Grades and the Ki-67 index
The grade of a large bowel or rectal neuroendocrine tumour (NET) tells you how much the cancer cells look like normal cells under a microscope. It gives your doctor an idea of how the tumour might behave and whether it is likely to spread.
There are different ways to grade NETs. In the UK, doctors use a system created by the World Health Organisation (WHO). The WHO grading system divides NETs into 3 groups:
- grade 1 (NET G1 or WHO 1)
- grade 2 (NET G2 or WHO 2)
- grade 3 (neuroendocrine carcinoma, NEC or WHO 3)
The cells look very like normal cells. Tumours are usually slow growing and less likely to spread. They are also called low grade or well differentiated tumours.
The cells look less like normal cells and are more likely to grow and spread. They are also called moderately differentiated tumours.
The cells look very abnormal. They tend to grow quickly and are more likely to spread.
Grade 3 is also called poorly differentiated neuroendocrine carcinoma (NEC).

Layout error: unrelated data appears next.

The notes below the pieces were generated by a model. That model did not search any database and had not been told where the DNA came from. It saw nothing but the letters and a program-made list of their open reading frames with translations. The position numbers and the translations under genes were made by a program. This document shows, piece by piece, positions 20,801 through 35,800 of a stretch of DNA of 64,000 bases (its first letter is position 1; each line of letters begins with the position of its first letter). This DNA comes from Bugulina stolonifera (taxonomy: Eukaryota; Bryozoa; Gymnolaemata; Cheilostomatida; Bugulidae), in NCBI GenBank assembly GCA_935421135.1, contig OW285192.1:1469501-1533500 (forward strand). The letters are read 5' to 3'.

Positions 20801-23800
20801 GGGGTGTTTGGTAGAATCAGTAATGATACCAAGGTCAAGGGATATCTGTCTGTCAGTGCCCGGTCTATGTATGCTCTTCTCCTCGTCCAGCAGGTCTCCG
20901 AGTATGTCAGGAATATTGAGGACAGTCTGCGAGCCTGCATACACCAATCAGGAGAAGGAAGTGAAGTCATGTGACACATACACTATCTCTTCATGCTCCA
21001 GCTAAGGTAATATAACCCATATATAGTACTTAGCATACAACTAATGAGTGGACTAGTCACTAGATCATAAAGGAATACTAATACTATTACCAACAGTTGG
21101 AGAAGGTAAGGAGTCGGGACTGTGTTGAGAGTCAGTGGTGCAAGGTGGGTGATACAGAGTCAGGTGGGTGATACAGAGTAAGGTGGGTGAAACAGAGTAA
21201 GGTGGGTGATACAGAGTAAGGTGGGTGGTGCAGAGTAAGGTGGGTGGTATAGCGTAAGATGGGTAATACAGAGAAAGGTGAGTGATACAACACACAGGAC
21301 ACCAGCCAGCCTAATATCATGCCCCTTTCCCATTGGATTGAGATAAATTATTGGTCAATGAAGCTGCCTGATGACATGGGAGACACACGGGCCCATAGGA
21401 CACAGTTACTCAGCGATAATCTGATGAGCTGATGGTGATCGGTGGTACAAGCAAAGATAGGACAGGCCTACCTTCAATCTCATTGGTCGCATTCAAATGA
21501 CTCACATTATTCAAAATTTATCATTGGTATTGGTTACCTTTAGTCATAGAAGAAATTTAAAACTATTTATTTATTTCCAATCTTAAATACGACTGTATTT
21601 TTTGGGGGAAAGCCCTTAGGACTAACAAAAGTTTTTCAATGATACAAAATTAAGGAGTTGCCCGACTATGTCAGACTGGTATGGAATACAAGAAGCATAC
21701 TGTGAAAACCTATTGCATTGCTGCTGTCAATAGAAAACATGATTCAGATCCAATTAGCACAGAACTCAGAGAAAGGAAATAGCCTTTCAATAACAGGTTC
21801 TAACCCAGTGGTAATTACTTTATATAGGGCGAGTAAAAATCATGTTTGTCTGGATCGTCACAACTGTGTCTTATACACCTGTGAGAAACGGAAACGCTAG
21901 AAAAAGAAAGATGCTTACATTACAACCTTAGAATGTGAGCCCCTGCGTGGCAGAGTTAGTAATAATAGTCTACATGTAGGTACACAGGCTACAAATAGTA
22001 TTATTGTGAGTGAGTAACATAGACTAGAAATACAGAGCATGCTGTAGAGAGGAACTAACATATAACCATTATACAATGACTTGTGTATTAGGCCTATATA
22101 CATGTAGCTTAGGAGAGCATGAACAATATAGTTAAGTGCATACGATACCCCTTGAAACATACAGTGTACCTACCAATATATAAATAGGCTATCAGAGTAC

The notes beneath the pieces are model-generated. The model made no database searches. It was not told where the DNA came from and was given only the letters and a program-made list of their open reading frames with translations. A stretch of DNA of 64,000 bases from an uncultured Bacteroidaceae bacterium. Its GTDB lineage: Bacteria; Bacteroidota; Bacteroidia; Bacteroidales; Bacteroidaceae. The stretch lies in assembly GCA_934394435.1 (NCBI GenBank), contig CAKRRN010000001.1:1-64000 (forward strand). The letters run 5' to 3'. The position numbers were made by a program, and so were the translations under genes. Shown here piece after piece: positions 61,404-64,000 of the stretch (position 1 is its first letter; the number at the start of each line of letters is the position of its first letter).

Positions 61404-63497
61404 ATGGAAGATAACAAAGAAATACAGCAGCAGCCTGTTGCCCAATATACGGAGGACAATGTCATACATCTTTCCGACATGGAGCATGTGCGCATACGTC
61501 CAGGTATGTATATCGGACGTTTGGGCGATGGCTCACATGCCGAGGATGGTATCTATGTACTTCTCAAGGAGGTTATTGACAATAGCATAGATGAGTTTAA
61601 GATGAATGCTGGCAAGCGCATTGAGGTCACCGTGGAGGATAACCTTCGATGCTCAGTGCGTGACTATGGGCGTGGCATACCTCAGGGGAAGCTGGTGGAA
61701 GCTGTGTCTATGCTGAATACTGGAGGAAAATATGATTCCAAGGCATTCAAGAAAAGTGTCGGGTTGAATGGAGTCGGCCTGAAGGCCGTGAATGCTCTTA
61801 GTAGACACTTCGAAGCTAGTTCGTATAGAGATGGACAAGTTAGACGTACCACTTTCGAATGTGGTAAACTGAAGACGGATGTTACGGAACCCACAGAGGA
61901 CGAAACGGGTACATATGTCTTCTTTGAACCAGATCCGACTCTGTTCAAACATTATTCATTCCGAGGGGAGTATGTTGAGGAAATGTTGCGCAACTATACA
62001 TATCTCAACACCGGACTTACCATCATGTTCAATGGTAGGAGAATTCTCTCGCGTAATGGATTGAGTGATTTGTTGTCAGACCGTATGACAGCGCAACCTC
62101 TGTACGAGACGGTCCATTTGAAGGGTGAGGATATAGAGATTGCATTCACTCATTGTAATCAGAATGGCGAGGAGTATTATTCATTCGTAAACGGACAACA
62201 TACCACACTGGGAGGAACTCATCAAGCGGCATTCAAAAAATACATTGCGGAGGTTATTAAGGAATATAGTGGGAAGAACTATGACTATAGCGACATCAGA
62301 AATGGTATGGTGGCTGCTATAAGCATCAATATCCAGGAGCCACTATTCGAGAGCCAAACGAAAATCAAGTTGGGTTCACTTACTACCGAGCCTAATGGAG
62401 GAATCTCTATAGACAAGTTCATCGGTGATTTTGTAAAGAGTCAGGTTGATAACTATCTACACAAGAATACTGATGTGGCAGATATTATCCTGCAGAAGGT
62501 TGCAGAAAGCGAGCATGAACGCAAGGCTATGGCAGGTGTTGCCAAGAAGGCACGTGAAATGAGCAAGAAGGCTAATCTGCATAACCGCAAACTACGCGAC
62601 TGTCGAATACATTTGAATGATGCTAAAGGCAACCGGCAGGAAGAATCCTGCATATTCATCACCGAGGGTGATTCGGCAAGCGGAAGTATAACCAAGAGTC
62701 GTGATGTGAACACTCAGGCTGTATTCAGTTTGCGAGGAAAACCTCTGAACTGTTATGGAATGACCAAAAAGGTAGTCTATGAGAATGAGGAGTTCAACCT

Ki–67 index test
The Ki-67 or mitotic index are ways of describing how many cells are dividing. A specialist doctor (pathologist) counts the number of NEN cells that have started to divide into 2 new cells (mitoses) under a microscope. And a special stain measures the Ki-67 value.
Your doctor might tell you the number of cells that are dividing (number of mitoses), or you may see this on your pathology report. This helps your doctor decide which treatment you need.
Ki-67 index of 2% or lower
A Ki-67 index of 2% or lower means that fewer than 2 in every 100 cells (2%) are dividing. This is a grade 1 NET (WD NET G1).
Ki-67 index between 3% and 20%
This means that between 3 and 20 cells in every 100 cells (3% and 20%) are dividing. This is a grade 2 NET (WD NET G2).
Ki-67 index higher than 20%
A Ki-67 index of more than 20% means that more than 2 in every 10 cells (20%) are dividing. This is either a grade 3 NET (WD NET G3) or a neuroendocrine carcinoma (PD NEC G3).
The grade of your cancer helps your doctor decide which treatment you need. Treatment also depends on:
- where the cancer is and whether it has spread
- other health conditions you may have